Britain's economy unexpectedy sank back into recession in the first quarter of the year, when it contracted by 0.2%.
The data confounded market expectations that gross domestic product (GDP) would expand by a slim 0.1% in the first quarter from January to March, compared with the final quarter of 2011.
The British economy has now returned to a technical recession, defined as two successive quarters of contraction.
It shrank by 0.3% over the previous three months, the Office for National Statistics (ONS) revealed.
The ONS added in a statement that the decline in GDP - the value of all goods and services produced by the economy - was driven by weak construction and manufacturing sectors.
Britain also fell back into another downturn as it struggled with painful government spending cutbacks and fallout from the ongoing debt crisis in the neighbouring euro zone, which is a key trading partner.
Highlighting the extent of Britain's debt strains, official data yesterday showed public sector net debt as a percentage of GDP - excluding the cost of bank bailouts - hit a record high 66% in March.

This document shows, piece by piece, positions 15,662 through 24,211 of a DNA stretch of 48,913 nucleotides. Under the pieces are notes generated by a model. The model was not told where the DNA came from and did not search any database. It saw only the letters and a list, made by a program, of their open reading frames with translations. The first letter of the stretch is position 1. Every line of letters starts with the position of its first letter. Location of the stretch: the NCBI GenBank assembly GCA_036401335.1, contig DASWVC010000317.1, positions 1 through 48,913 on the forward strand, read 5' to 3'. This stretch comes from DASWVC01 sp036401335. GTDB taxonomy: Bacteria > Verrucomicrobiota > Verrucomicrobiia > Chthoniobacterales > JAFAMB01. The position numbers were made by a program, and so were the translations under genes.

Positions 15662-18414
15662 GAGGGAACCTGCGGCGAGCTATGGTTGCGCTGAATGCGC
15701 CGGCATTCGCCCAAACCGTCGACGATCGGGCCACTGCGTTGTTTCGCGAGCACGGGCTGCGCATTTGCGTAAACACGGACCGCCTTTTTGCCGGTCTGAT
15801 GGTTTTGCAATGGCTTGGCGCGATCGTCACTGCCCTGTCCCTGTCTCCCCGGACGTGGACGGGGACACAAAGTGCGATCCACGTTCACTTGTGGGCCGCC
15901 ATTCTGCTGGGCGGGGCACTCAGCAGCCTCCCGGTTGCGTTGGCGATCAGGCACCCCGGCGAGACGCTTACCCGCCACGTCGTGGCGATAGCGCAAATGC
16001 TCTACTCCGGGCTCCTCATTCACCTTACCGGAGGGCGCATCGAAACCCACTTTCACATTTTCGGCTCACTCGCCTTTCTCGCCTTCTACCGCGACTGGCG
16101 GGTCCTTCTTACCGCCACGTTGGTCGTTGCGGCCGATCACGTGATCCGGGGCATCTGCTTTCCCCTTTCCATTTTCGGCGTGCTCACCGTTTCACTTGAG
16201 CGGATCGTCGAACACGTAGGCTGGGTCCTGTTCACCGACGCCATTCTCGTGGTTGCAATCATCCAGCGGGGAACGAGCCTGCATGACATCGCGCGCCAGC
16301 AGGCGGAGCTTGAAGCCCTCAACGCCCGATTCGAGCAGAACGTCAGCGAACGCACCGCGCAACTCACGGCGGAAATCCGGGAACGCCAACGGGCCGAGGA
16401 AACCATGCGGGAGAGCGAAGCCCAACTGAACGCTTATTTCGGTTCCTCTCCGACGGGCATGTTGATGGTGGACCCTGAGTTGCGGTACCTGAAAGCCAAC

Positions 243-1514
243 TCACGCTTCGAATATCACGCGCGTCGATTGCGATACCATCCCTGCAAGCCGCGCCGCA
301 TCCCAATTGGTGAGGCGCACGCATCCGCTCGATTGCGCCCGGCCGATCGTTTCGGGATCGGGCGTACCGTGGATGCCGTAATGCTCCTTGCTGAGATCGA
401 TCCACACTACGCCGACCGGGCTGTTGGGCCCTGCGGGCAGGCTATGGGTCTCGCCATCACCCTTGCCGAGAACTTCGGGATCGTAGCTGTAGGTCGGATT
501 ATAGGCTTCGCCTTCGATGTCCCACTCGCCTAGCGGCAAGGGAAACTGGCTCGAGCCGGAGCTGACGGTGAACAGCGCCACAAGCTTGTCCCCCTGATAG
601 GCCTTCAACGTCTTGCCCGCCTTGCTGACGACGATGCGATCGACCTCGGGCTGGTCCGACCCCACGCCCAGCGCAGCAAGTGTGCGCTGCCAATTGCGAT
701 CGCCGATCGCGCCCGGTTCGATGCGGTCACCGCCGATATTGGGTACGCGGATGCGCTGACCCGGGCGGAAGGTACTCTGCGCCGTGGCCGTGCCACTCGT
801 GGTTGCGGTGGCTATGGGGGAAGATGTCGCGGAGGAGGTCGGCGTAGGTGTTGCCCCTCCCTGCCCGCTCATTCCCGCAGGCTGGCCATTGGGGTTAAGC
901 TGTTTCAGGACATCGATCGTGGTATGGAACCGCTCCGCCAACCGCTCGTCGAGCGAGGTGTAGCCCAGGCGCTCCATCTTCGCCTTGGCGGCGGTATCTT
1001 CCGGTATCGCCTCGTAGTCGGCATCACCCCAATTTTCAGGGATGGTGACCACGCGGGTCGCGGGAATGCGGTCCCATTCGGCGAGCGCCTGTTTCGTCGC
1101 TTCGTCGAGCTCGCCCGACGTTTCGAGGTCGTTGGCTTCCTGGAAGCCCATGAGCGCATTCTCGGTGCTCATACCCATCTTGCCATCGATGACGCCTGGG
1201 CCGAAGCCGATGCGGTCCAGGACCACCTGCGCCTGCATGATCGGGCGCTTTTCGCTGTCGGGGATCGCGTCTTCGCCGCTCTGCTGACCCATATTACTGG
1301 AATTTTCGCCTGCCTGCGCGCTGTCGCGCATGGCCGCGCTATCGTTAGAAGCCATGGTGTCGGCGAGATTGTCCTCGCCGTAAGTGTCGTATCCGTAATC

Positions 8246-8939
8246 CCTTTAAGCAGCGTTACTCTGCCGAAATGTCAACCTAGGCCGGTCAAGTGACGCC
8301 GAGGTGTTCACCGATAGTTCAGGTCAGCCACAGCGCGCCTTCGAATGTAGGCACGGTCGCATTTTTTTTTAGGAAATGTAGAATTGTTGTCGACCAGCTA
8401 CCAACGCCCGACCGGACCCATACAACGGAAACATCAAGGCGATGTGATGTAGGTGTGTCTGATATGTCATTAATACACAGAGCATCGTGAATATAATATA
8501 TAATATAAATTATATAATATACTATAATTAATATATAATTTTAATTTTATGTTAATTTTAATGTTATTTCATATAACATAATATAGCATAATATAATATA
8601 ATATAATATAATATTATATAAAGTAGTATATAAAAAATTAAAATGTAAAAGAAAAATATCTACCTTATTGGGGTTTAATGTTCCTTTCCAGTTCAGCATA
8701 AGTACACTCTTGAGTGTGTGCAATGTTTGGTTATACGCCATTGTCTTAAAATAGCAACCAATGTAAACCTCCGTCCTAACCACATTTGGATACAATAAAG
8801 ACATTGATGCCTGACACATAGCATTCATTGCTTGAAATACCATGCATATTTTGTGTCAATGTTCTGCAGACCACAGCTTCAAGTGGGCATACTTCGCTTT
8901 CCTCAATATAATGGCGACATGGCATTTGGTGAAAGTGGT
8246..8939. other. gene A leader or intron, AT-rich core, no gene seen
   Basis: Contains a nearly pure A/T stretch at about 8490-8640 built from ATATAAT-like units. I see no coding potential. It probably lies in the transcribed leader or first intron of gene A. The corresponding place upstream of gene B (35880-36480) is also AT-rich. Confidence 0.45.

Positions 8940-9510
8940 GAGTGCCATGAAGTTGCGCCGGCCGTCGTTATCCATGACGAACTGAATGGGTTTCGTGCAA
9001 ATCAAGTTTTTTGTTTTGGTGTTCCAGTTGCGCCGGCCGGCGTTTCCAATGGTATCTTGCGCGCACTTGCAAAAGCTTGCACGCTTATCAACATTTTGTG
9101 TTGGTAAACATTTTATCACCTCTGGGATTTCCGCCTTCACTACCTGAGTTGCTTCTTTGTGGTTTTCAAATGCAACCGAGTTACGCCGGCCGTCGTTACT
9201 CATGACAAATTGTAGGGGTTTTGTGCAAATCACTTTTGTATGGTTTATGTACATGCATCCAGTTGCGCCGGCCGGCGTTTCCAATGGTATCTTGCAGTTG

Britain's total debt stands at £1.022 trillion sterling (€1.25 trillion), the ONS had revealed.
"It's a very tough economic situation," said British finance minister George Osborne in reaction to the recession news today.
"It's taking longer than anyone hoped to recover from the biggest debt crisis of our lifetime - even after the recent fall in unemployment,'' he said.
"But over many years this country built up massive debts, which we are having to pay off. It's made much harder when so much of the rest of Europe is in recession or heading into it," he added.
Britain's economy clawed its way out of a record-length recession in the third quarter of 2009 following a downturn sparked by the global financial crisis but never managed to post a solid recovery.
To help Britain exit its last recession, the Bank of England slashed its main interest rate to the current record-low 0.5% in March 2009, when it also embarked upon Quantitative Easing.
Under QE, the central bank creates new cash that is used to purchase assets such as government and corporate bonds in the hope of boosting lending by retail banks and in turn growing the economy.
The Bank of England has pumped £325 billion sterling into the economy since beginning the stimulus programme more than three years ago.